|Posted by Kristen Selleck on October 21, 2012 at 1:50 AM||comments (0)|
This is a repost of the interview from Immortal Storm author Heather Bserani's website at: http://heatherbserani.webs.com/authorinterviews.htm
Just in case any of you all missed it (and yes, I AM amazing and dynamic, thanks for noticing, Heather!)
Kristen Selleck - Best Selling Author of the Birch Harbor Series
I was lucky enough to squeeze into Ms. Selleck's busy schedule. She has been tremendously busy working on a multitude of things and I am honored to say that she found the time to squeeze in a little Q & A right before the release of her second novel in the Birch Harbor Series (Abraham's Men). She has confirmed the release date as 10/28/12 so mark that on your calendars and get ready to head over to amazon! For now, you can tide yourself over with her debut novel, Asylum. You can get that one at this link!
For those of you who haven't read Ms. Selleck's blog (I highly suggest you do!) let me fill you in a bit. She is a modern day evil scientist who is beyond brilliant and hysterical to boot. If you mosey on over to her page, you could easily spend hours there lol-ing...don't believe me, check it out!
Now that you have finished cyber-meeting one of the coolest people I know, sit back and relax while I pick her brain a little for you! Here are some of the cool things she shared with me while we chatted:
1. Why ghost stories? I would have imagined a mad-scientist such as yourself would have chosen sci-fi, so what is it about ghosts that inspires you?
I think it's that ghost stories were such a big part of my childhood. My brothers and I loved hearing them, and my Dad and my uncles could sure tell them. They told us stories about their childhood home in Flint, Michigan which they all claimed was haunted. It seemed like when they'd get together, they'd all try to out-do each other with how much they could scare us kids. They'd tell us stories about how the house was built on an indian graveyard, how there were bones mixed in with the concrete in the basement, ghosts that talked to them and ordered them to pull pranks on their sister, how my grandpa used convict labor to build the place, how one of the prisoners died there-- I mean, the kind of stuff that would probably make other adults laugh but gave us the chills.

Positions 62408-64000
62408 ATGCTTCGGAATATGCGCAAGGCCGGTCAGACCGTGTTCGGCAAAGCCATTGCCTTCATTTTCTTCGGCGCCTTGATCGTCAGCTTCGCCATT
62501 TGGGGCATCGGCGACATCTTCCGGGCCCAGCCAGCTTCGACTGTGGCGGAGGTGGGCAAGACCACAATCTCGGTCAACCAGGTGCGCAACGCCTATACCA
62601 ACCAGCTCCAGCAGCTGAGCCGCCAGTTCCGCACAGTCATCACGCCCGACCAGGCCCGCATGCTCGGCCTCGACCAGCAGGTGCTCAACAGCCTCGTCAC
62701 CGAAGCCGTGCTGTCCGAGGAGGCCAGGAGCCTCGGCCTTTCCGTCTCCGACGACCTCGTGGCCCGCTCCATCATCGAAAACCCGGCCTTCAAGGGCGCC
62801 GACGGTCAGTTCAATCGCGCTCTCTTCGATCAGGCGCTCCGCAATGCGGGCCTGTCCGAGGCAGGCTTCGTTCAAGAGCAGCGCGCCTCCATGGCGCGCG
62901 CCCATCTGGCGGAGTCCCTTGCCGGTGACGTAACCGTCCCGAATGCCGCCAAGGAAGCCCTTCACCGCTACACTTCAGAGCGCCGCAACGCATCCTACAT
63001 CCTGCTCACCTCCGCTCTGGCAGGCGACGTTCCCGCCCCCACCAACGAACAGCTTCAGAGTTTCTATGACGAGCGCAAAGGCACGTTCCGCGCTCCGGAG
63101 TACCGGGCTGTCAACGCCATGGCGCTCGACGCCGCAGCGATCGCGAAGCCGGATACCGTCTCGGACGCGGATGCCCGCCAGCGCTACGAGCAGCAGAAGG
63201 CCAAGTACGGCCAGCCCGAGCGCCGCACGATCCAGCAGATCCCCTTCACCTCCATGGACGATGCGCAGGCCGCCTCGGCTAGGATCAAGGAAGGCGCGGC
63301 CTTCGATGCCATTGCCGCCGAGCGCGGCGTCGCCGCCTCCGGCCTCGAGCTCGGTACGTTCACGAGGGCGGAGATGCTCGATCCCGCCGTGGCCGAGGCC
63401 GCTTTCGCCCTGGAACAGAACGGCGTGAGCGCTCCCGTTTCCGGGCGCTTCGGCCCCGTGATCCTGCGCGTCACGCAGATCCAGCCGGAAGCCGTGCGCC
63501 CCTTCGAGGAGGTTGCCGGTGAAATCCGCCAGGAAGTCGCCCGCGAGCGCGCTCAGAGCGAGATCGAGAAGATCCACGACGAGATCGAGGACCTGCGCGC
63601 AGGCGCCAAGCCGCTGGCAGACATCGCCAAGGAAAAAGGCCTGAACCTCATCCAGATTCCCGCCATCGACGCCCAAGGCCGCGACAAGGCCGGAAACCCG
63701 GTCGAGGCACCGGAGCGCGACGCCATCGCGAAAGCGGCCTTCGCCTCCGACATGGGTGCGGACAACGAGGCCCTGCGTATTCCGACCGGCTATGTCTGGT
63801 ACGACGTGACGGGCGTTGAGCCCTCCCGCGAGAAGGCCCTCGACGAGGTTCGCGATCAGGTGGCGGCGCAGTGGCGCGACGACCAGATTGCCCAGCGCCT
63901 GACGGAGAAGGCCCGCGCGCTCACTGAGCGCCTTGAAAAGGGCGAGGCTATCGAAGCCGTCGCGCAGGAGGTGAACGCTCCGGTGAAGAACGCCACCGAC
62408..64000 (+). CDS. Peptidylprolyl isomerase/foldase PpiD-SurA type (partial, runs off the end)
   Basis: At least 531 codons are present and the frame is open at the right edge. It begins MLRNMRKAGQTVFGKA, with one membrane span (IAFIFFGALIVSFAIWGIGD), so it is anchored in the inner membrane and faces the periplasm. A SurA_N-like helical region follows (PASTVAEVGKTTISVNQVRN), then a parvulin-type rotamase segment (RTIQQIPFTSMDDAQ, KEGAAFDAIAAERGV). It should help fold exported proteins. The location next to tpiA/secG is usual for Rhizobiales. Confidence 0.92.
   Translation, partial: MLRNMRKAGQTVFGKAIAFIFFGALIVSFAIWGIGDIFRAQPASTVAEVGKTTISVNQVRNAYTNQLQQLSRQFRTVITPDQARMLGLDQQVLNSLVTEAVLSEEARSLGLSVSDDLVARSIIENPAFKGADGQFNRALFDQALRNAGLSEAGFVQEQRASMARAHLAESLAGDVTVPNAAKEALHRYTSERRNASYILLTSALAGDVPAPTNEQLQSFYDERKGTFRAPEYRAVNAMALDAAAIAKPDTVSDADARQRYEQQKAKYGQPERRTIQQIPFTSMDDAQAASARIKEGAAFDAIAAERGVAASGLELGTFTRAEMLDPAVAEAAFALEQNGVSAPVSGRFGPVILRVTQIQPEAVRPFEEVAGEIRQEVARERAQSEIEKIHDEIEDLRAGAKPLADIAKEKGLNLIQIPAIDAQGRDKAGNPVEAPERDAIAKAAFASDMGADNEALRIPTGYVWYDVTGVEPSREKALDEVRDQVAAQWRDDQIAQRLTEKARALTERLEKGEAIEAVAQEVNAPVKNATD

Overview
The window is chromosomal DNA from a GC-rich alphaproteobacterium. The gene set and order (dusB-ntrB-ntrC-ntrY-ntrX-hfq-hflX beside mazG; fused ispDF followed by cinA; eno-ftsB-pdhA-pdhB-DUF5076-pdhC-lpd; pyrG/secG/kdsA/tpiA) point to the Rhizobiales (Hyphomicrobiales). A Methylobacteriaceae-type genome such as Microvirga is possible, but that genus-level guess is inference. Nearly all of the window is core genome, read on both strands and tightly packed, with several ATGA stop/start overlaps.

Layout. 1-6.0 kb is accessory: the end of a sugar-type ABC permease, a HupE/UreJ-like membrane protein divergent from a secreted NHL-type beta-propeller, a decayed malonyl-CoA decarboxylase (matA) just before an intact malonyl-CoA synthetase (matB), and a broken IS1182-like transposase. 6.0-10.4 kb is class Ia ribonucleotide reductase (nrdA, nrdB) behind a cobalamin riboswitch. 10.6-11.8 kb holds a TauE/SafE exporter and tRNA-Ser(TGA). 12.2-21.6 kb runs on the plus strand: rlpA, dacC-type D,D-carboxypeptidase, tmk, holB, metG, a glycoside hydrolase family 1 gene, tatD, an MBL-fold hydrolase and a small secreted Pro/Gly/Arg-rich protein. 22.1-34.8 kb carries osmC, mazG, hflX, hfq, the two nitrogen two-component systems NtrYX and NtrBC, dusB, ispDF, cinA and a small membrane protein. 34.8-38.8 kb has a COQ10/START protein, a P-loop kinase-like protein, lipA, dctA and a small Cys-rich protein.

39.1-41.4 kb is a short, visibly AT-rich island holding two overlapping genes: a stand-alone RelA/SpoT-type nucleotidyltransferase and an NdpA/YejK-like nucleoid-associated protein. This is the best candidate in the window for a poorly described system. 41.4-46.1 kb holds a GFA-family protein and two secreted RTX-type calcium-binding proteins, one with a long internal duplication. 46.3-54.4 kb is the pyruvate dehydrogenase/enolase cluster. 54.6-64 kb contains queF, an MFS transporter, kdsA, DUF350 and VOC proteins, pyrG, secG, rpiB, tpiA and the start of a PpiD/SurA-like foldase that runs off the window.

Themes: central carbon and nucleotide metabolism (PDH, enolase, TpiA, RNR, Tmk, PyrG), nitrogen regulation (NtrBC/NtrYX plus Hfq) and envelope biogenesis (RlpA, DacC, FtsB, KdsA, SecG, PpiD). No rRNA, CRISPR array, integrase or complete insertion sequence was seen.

I had one uncle in particular that could REALLY tell a story, make you feel like you were living it. He seemed to know the theatrics of story-telling innately. His voice would get quieter when he told you the scariest parts, so that you'd lean in on the edge of your seat. And he appeared so deadly in earnest that you'd never think to doubt him for a minute. One of my favorite stories he ever told was about an old, old abandoned warehouse down near Atlanta that he'd rented to throw a Halloween Party. The place, he told us, had been used during the civil war by the confederate army. As he told this story, he described the costumes of the people who came, and how he had first started to notice strange things as they were setting up for the party. It was so good! So real because of all the small details he 'remembered'. He built it and built it, and by the time the end of the story came, when he was leaving the building and he glanced over his shoulder and saw the face of a young confederate soldier in the window...I physically got chills. I didn't want that to be the end. I wanted a part two, I wanted him to make up a story about how he went back there and saw something else. I'm an adult and he told that story so well, I still think it might have been at least a little bit true, I'll never know for sure. I wanted to make people feel that way someday!
But don't count me out of writing a sci-fi just yet. I have a sci-fi story arc that I someday plan on getting to, probably after I get the Birch Harbor Series done.
2. Are your characters based on real people? Do you find it helps or hinders your writing to base fiction on reality?
Eh. I guess you could kind of say they're based on real people. I take little things I notice from many different people and piece them together in a character. They're very Frankensteined,